Chances are you live a stone’s throw away from a Thai restaurant in your neighborhood, and you’ve got a go-to local favorite for pad thai. These days I often find myself traveling north of Berkeley, where there’s quite a few wonderful Thai eateries clustered in Albany, El Cerrito and San Pablo locales.
From handpicking to sorting, it’s women’s hands that take on much of the labor involved in producing coffee around the world. New initiatives are empowering women to reap more of the financial rewards.
About a century ago, a beautiful tradition emerged in the Italian city of Naples: Cafe-goers would buy a cup of coffee anonymously and in advance for a less-fortunate stranger. With much of Europe now in tight financial times, the custom is spreading across the continent.
You think clovers and hearts are impressive? Wait till you get a load of these Japanese latte drawings. A culture that values the beauty of the ephemeral has brought us a new level of art in foam.
It doesn’t take much effort to find bags of coffee with labels that promise social and environmental improvements. But each one of these certification programs promises something different for the farmer and the land — and every promise involves some compromises.
That tasty cup of java from your favorite gourmet coffee shop began life on a farm thousands of miles away. Farmers who cater to the specialty coffee market compete on quality. And some use the higher prices their beans fetch to reinvest in their businesses and improve conditions for workers.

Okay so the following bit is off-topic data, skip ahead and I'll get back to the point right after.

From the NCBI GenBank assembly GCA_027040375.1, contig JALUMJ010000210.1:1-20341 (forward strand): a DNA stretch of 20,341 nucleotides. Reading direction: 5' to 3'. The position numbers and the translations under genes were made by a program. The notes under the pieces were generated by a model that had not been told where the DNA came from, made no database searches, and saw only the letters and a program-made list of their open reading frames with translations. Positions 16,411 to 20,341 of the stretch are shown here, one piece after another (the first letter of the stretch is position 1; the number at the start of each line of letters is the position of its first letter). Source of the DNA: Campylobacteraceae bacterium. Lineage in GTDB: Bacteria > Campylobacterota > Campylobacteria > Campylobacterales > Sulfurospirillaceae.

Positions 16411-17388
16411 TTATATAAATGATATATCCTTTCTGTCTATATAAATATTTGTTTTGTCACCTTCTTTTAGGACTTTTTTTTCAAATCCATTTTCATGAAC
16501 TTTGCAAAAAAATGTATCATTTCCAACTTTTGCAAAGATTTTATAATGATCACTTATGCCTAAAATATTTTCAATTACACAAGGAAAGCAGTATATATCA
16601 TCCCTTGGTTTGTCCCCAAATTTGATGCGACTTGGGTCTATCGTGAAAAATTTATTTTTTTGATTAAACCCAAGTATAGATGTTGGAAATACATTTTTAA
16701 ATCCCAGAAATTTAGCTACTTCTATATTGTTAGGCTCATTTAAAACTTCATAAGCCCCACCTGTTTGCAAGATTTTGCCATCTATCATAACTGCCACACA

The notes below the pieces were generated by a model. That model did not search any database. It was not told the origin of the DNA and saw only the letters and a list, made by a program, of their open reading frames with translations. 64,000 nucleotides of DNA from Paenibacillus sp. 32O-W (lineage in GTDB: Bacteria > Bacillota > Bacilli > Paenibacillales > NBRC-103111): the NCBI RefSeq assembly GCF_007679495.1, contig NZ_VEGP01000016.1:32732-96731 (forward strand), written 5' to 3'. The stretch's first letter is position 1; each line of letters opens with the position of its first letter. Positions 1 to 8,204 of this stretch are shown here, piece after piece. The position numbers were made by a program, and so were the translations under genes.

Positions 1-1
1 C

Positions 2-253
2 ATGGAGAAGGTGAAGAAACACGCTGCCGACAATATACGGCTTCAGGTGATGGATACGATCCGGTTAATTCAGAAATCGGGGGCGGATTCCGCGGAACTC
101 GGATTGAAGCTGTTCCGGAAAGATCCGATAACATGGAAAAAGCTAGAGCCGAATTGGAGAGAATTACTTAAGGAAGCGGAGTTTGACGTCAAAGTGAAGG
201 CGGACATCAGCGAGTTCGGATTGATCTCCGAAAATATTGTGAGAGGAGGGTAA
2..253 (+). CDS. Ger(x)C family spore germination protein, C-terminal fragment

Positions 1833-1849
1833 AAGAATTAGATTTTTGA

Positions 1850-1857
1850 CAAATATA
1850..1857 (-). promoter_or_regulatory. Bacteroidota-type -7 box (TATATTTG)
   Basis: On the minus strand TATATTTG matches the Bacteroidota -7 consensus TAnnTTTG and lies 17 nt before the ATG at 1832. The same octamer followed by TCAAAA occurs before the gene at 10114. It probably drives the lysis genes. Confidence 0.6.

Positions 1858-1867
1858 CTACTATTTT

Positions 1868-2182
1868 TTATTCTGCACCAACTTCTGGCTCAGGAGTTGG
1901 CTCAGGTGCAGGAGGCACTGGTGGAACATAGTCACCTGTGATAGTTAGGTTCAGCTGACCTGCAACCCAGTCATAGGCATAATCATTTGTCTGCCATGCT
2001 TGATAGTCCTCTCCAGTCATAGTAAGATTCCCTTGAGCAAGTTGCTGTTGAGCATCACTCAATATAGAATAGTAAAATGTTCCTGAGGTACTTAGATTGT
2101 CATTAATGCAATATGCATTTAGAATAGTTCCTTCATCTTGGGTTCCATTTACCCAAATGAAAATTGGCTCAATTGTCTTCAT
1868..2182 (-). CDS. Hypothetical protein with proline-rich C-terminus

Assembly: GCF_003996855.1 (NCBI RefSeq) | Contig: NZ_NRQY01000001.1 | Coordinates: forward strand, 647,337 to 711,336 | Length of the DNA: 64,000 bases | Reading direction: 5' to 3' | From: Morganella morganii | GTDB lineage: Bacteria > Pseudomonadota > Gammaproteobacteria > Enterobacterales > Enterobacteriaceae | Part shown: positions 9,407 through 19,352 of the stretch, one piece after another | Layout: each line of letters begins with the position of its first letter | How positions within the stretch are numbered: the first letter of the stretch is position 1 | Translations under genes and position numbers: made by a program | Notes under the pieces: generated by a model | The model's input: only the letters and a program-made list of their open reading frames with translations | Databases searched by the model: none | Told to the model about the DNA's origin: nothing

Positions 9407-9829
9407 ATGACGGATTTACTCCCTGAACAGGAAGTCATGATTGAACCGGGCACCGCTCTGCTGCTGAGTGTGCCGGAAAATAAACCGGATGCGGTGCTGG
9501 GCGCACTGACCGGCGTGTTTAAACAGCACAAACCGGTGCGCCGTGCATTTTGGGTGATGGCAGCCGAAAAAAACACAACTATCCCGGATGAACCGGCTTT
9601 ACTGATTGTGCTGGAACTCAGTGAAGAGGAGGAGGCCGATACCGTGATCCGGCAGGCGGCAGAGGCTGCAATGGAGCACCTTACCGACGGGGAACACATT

Cailtlin Freeman’s new book details the drama and recipes behind her self-made dream job: responding to SFMOMA’s art through food.
Coffee is social stimulant, solitary pleasure, intellectual catalyst. It also connects us to far corners of the globe. From small specialty farms in Guatemala to large, industrial operations in Brazil and unexpected corners of the world, like Vietnam, the world’s morning cup of joe makes quite a journey.
A dozen Deaf Foodies relish the tastes and history of Berkeley’s Gourmet Ghetto in a 3 hour tasting tour presented completely in American Sign Language (ASL) by food writer (and ASL interpreter) Anna Mindess through Edible Excursions.
Drinking four cups of green tea or one cup of coffee per day were each associated with about a 20 percent lower risk of stroke. That’s according to a study of more than 82,000 men and women in Japan.
Antioxidants in foods may have health benefits, but it’s not one size fits all. Having a diet high in overall antioxidant levels didn’t prevent stroke and dementia in one recent study, although eating more vitamin C and E specifically did seem to help.
Mary Ladd visits Dandelion Chocolate’s new cafe, where a team of passionate chocolate makers use beans that are sourced directly from quality small farms to make chocolate bars, smoothies, tea and iced chocolate drinks.
Tucked away inside a cozy storefront along the quaint corridor of Temescal Alley is north Oakland’s newest coffee shop, The CRO Cafe.